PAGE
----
This is probably the #1 question I get from clients, friends, and prospective clients – what should I include on my birth preferences list? Let’s briefly discuss what birth preferences are. Simply put, they are a communication tool between you and your provider that helps generate a conversation about what’s important to you throughout your labor, birth, and immediately postpartum.
Now you may have heard your OB/midwife, friend, sister, cousin, etc. call it a “birth plan.” But as you all know, I’m not a big fan of birth plans. So what’s the difference? Plan, preferences, isn’t it all the same? No, it isn’t. Let’s dive a little deeper into why.
Birth Preferences vs. Birth Plan
I primarily don’t like calling them birth plans because words matter (check out this helpful article all about priming) and using “plan” insinuates that you have some control over your birth. And we all know that simply isn’t the case.
I think it’s important that we change the verbiage to reflect that so you’ll never hear me say “birth plan.” The word “preferences” can also be interchanged with “goals,” “vision,” etc. The important thing is to use words that imply, “this is how I’d like my birth to go and this is what I’m working toward, but I’m also remaining open to all possibilities and outcomes.”
I’m also a fan of stacking all the odds in your favor for a positive birth experience. It’s why I teach and love GentleBirth classes – a couple of their main philosophies are to “control the controllables” and “stack the odds in your favor.” The gist here is that although we can’t predict the outcome, we can do everything in our power to make it positive while also understanding that we can only control so much. It’s a beautiful way to train your brain for the best birth possible, no matter what happens.
What to Include in Your Birth Preferences
Now that we’ve gotten all of that out, let’s chat about what to include in your birth preferences list. My best piece of advice is to keep it short and sweet. You want your nurses, doctors, midwives to be able to quickly glance over it and get a good feel for what you’re hoping for. If your preferences are pages long, the likelihood of this happening decreases dramatically. I like to lay it out in three sections of labor, birth, and immediately postpartum. Under each category you can put sub-bullets of what’s the most important for you during each stage.
I’ve listed out questions under each category to help you start thinking of what’s important to you. The answer to these question are what you would include in your list. Please note: this is not an exhaustive list and some of these things might not be important to you. This is just an example and I urge you to do sufficient research and talk to your care provider to determine what’s best for you and your family.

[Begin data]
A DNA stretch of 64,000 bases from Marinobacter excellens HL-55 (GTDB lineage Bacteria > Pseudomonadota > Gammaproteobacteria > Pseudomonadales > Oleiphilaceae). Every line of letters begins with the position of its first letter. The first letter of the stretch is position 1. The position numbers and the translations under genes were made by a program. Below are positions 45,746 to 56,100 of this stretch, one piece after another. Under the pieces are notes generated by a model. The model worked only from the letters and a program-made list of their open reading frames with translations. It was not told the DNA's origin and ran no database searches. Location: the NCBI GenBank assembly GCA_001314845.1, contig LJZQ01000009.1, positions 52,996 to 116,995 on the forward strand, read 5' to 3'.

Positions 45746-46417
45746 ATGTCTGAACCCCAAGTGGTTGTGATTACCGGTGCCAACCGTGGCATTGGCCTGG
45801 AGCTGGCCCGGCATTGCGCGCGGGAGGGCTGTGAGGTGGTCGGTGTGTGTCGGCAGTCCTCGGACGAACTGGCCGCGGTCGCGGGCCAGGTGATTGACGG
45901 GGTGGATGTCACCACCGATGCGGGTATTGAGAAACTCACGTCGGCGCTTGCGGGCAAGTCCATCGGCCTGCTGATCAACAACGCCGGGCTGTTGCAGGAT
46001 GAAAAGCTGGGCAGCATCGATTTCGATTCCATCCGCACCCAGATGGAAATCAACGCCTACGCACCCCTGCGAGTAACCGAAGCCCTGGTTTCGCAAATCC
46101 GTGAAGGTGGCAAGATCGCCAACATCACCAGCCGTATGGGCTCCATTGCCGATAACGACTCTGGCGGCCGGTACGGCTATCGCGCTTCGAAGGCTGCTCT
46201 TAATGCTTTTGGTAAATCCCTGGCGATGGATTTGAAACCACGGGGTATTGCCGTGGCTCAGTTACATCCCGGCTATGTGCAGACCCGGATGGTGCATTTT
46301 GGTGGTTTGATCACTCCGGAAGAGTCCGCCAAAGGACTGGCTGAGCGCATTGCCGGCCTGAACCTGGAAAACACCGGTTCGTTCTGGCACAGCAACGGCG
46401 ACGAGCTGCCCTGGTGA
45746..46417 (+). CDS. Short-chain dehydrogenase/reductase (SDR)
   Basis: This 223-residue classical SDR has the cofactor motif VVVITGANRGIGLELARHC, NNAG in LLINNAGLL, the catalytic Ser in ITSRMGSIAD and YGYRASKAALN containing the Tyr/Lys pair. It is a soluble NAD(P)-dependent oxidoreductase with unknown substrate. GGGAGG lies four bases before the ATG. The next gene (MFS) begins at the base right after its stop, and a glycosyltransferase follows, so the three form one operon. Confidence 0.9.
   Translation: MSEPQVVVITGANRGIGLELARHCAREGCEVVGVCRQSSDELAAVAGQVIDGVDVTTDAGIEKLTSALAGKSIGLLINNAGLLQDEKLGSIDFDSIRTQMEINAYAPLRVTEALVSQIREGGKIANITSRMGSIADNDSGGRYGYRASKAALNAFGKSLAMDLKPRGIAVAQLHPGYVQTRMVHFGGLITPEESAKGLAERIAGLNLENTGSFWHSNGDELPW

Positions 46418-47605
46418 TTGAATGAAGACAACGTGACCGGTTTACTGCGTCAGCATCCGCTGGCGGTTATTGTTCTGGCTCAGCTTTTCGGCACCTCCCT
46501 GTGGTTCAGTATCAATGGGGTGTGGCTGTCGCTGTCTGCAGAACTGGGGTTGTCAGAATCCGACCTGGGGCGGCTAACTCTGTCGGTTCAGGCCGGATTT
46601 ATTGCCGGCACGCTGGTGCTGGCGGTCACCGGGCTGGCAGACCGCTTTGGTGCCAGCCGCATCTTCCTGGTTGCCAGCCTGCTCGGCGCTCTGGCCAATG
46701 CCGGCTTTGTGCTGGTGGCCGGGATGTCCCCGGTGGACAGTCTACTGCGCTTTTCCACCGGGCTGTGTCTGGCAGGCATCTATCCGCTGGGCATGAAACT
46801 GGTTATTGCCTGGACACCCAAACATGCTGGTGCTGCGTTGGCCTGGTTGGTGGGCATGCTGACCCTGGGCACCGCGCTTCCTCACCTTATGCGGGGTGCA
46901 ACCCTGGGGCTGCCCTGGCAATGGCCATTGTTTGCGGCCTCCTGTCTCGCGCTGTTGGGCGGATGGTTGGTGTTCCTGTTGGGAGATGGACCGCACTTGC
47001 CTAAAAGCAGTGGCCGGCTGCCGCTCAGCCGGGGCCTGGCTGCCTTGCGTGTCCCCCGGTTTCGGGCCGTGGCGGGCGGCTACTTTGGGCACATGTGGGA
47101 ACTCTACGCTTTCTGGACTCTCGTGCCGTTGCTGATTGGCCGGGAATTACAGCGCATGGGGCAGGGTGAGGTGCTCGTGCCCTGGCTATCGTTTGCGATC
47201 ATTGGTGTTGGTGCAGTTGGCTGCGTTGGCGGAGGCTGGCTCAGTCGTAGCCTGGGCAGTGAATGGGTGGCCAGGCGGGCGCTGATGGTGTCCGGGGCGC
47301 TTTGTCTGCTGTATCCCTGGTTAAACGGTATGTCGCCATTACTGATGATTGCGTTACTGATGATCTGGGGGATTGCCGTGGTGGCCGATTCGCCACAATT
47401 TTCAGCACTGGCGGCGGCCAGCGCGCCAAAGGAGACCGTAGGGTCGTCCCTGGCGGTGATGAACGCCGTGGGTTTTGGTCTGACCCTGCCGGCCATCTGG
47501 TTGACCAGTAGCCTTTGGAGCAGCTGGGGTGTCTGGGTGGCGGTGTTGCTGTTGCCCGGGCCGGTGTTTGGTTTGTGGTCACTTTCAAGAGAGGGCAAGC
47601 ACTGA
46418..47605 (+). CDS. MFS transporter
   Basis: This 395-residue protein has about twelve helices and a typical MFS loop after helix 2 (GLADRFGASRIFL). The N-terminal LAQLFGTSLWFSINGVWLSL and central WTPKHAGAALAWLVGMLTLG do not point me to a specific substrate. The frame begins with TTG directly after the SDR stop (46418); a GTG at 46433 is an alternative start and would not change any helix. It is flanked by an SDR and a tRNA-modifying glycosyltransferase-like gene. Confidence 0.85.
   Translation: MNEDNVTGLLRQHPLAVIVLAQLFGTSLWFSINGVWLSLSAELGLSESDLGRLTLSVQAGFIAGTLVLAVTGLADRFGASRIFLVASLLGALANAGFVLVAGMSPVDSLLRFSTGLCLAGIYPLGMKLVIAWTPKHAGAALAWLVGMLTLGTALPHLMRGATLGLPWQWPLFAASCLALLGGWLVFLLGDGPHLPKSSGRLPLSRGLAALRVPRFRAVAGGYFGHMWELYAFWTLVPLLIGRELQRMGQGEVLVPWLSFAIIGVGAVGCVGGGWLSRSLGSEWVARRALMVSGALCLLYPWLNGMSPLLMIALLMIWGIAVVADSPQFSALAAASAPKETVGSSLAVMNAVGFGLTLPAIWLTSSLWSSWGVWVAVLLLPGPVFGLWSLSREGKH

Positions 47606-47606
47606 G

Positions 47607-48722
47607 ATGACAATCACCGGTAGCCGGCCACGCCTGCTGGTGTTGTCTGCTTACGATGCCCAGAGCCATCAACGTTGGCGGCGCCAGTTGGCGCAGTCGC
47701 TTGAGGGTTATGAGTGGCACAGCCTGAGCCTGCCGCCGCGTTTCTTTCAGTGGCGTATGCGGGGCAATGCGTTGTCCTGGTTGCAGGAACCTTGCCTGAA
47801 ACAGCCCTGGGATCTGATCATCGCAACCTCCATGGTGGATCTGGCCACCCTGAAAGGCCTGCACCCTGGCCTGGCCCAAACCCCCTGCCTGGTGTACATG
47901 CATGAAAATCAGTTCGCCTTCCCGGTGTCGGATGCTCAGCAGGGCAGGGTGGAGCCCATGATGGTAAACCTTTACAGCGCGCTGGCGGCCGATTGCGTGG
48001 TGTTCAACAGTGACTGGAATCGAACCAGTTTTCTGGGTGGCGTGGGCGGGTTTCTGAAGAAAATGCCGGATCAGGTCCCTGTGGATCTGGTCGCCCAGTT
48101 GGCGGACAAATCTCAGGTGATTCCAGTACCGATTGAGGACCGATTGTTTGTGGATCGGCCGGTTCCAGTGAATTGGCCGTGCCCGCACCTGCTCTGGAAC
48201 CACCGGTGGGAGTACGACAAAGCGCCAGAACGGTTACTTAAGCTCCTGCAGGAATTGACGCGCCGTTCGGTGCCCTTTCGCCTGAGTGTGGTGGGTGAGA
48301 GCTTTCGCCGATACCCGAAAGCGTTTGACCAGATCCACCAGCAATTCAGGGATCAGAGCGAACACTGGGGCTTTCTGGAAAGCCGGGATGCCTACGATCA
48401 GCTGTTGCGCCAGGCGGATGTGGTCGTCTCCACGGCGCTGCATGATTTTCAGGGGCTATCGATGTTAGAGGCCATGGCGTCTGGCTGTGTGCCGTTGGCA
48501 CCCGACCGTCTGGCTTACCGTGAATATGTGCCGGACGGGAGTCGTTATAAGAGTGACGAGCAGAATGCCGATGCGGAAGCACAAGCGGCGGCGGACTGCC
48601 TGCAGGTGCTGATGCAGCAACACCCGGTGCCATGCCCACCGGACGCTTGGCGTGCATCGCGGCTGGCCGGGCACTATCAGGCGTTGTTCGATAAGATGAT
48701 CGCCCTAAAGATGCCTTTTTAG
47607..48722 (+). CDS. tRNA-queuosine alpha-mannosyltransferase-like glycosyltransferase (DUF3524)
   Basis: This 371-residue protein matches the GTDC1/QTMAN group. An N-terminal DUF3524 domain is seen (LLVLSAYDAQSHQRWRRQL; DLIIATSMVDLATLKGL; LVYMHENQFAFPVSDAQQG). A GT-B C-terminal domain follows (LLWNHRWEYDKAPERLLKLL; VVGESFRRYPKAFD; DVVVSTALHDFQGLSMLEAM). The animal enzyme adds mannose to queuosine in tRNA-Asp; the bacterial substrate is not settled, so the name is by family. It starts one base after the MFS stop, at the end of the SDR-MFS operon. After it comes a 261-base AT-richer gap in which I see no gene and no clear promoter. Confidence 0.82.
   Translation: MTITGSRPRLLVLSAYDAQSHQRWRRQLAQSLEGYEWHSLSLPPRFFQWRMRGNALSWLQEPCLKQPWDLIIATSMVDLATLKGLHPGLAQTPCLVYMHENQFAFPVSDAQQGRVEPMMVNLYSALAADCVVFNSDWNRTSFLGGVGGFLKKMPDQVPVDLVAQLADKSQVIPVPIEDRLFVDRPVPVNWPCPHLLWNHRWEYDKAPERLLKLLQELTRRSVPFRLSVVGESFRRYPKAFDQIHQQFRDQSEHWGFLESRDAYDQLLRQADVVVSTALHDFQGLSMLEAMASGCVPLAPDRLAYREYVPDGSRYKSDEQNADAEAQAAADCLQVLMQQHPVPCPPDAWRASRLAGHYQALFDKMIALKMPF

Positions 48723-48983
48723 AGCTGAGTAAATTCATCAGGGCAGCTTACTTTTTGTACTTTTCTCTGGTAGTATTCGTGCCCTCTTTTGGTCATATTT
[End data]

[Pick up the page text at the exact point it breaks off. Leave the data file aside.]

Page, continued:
– Do you want continuous or intermittent monitoring, and do you want wireless monitoring or not
– Would you like a saline lock or are you okay with continuously being attached to an IV pole
– Do you want limited vaginal exams
– Would you like the use of the shower, birth ball, peanut ball, etc.
– Are you planning on using pain medications, if so which do you prefer
– Are you open to labor augmentation if needed (e.g. pitocin or getting your waters released)
– Do you want guided pushing or do you plan to push when you feel the urge (note: this may change if you have an epidural and can’t feel the urge to push)
– Do you want delayed cord clamping longer than the standard 1-2 minutes
– Do you want a warm compress on your perineum to help prevent tearing
– Do you want mineral oil and/or some sort of lubricant applied inside the vagina as the baby’s head is getting close to crowning
– Will your partner cut the umbilical cord
– In the event that your baby needs help breathing, would you like the cord to remain intact and all necessary treatments to be done while baby is on you
– Do you want pitocin after birth (this is a common practice to decrease the chances of postpartum hemorrhage)
– Do you want a managed third stage delivery where the doctor manually helps get your placenta to detach and be birthed or would you like a more hands-off approach
– Do you want 1 hour of uninterrupted skin-to-skin (also called the golden hour) to establish bonding and breastfeeding
– Do you want baby to be given all 3 medications offered (this takes place after the golden hour)
– Do you want your baby’s head washed (most hospitals in the Bay Area don’t bathe the baby as studies show it’s beneficial to leave all of the birth fluids on to soak into baby’s skin in the days/week following birth)
– Are you comfortable with the baby leaving the room or do you want baby in the room at all times and when a procedure or test in another room is necessary, do you want a parent to accompany them
Stay tuned for part II of this post, which will cover preferences for use of an epidural during birth. Part III will include preferences for a cesarean birth.